Speaking of Schieffer, this final debate was by far the best-arranged of the bunch. The questions were serious and framed around specific and current issues. He improvised and followed up when both candidates avoided direct answers. Neither senator took much advantage of the format to ask each other questions; instead, both delivered attack lines or set pieces to viewers at home. Some had speculated the seating arrangements would force civility, as the two candidates and the moderator sat in proximity across the curve of a table. Not so. But both candidates finally addressed abortion, teased out differences on health care policies, and dealt directly with issues that had been bubbling under the surface.
So now to Joe the Plumber, who undoubtedly was under serious consideration to get his own CBS sitcom in the slot after Two and a Half Men and The King of Queens. Joe Wurzelbacher had approached Obama on the campaign trail in Ohio and said that the Democrat's plans to raise taxes on those making more than $250,000 a year would prevent him from buying a plumbing firm.
McCain invoked "Joe" again and again, to the point where Joe the Plumber appears to have replaced both independent Sen. Joseph Lieberman of Connecticut and Joe Six-Pack as the McCain-Palin ticket's favorite Joe. Of course, later in the evening, on the CBS Webcast, Wurzelbacher explained that Obama "tap-dances around questions almost as good as Sammy Davis Jr."
Say it ain't so, Joe. But I'm sure Joe meant to add that Obama was as cool as a Dean Martin Cosmopolitan, as silky as a Frank Sinatra treatment of a Cole Porter standard, and yet surprisingly, that the Democrat's words were as forgettable as dialogue spoken by Peter Lawford.
Speaking of Joes, McCain said Obama's running mate, Joe Biden, was qualified to be president but had some "cockamamie" ideas on foreign policy and Iraq. Obama said the voters would judge Republican VP candidate Sarah Palin, but didn't attack her at all. Instead, Obama said funding for special needs children (one of Palin's causes) would suffer in an across-the-board budget cut.
The scalpel versus the hatchet.
Over on Fox News, the syndicated conservative columnist Charles Krauthammer said the debate was a wash — which he said was a boon for Obama.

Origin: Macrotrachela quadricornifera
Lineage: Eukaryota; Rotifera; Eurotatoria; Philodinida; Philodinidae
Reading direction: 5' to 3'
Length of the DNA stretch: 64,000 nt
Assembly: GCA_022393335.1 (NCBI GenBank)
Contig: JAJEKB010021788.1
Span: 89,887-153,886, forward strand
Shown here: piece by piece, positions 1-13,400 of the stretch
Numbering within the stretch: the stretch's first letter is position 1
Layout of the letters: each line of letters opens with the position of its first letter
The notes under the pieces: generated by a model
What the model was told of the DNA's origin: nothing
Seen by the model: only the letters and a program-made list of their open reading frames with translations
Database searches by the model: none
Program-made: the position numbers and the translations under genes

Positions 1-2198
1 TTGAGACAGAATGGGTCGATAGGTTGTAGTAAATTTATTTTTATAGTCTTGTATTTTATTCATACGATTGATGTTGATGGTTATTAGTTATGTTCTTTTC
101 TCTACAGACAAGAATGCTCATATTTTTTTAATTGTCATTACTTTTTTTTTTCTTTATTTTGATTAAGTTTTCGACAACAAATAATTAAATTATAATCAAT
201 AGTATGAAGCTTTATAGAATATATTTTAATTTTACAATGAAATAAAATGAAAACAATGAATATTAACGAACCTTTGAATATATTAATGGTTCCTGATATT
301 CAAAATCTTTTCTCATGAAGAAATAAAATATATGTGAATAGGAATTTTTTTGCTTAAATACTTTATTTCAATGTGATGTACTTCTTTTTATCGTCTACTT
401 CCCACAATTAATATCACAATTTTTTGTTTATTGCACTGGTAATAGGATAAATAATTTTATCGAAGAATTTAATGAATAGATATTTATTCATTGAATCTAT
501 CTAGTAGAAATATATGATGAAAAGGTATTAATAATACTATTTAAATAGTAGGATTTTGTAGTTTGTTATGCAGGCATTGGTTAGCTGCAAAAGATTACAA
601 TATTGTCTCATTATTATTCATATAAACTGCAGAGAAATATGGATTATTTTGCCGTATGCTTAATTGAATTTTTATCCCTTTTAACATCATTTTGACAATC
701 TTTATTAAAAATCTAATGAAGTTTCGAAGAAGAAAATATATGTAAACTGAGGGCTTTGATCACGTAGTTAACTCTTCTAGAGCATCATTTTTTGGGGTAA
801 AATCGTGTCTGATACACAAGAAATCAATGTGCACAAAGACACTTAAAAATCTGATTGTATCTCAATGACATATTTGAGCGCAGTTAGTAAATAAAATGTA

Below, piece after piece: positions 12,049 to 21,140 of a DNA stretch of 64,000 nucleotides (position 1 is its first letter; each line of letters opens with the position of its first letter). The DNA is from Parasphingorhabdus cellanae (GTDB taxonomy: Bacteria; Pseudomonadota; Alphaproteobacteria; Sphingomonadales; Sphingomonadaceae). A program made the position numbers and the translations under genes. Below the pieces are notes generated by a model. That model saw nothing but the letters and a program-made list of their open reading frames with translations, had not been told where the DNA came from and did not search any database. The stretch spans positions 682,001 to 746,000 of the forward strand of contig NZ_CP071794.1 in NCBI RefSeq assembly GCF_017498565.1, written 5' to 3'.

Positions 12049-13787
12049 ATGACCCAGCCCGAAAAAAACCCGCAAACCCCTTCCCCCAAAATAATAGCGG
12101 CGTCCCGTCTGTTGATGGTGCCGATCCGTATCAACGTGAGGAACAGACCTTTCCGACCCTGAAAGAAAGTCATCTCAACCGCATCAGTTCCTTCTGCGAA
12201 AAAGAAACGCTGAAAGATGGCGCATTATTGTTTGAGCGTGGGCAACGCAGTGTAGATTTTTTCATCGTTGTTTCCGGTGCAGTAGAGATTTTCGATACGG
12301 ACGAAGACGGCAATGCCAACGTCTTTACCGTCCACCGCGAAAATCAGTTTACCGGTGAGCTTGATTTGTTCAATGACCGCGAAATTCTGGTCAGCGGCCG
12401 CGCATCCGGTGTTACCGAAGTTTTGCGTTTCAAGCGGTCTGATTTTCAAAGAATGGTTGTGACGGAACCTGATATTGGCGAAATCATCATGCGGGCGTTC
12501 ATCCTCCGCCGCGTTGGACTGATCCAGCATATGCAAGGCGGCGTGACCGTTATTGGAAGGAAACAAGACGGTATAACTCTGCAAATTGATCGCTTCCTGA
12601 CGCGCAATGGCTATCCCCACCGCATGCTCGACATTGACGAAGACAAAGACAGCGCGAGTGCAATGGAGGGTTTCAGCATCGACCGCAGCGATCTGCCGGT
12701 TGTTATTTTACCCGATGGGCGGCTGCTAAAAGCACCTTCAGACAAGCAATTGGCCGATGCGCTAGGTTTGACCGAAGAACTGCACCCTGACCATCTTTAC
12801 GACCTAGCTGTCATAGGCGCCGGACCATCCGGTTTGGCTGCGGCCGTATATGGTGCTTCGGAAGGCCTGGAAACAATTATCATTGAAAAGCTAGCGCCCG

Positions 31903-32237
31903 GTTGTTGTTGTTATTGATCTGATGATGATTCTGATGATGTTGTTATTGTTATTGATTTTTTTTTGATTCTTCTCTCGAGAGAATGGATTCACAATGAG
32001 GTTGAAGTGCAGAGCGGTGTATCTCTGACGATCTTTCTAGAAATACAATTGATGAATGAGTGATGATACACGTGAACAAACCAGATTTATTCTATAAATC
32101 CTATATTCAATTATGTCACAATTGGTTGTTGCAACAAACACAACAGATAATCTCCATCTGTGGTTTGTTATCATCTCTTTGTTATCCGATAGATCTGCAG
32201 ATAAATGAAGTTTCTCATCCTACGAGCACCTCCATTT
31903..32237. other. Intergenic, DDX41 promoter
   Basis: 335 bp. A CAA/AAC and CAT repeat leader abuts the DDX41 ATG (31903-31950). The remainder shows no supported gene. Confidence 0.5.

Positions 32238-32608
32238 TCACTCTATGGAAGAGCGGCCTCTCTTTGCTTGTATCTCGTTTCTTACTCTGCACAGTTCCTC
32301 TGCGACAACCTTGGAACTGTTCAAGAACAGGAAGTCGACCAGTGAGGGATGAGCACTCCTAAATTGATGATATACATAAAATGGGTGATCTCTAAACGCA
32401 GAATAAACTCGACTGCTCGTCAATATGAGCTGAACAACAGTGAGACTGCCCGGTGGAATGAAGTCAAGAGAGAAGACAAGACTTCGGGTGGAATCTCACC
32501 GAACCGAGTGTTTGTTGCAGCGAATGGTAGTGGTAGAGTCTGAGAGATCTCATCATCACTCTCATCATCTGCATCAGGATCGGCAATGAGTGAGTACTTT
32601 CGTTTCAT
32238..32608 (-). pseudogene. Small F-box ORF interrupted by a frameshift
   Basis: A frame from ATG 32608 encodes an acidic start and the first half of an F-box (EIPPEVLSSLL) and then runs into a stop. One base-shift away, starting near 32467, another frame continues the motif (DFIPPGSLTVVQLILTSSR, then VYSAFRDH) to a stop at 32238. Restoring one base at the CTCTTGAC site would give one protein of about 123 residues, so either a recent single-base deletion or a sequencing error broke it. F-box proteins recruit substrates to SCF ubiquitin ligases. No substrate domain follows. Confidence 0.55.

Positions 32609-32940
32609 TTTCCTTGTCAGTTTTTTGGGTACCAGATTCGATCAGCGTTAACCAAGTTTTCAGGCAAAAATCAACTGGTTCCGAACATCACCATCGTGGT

"Obama is preternaturally calm, cool, unruffled and reassuring — and that's really all he needed to be," Krauthammer told Fox's Brit Hume. "McCain was trying to win on points — because that's what you do if you're behind. But McCain has this curious way of simply jabbing: He jabs, then he kind of walks away after it's parried, and he never delivers the real blow. And that's because he has this way of speaking almost telegraphically."
The instant polls — for what they're worth — depict a brutal night for McCain. CNN's survey found that voters who watched considered Obama a better leader, a more positive campaigner and the winner of the debate. On CBS the spread was even greater. "It's a huge spread," said CBS News senior analyst Jeff Greenfield. "I find these numbers striking, because it suggests to me the country is coming to a decision, so maybe they're seeing the debate through that prism."
I've never trusted such polls much. Some analysts expressed similar skepticism Wednesday night, including partisans like former Bush adviser Dan Bartlett and nonpartisans like CNN senior correspondent John King. But colleagues tell me they have generally held up this year, so take that into account, too. They've got to be better than the utterly unscientific "text-in" voter surveys, in which Fox News and MSNBC invited viewers to weigh in by mobile phone texting. On conservative-friendly Fox, viewers said McCain won 87 percent to 12 percent. On liberal-friendly MSNBC, viewers who bothered to text in found Obama helped himself more than McCain by 90 to 10. Both outcomes were outright junk.
More interesting was the analysis of real polls. As CNN's King (John, not Larry) showed on his extraordinary touch-screen electoral map, if McCain were to win every single state that CNN analysts currently put in the "tossup category," Obama would still win the White House by seven votes in the Electoral College.
And that emerging clarity about what may be ahead presents a problem for those journalists and analysts who, like Greenfield, sense a verdict but may be pulling their punches. Undoubtedly, they do not want to short-circuit the political process by creating a self-fulfilling prophecy or by driving a backlash. And even more undoubtedly, given the bedlam of the past two Election Days, they do not want to get it wrong.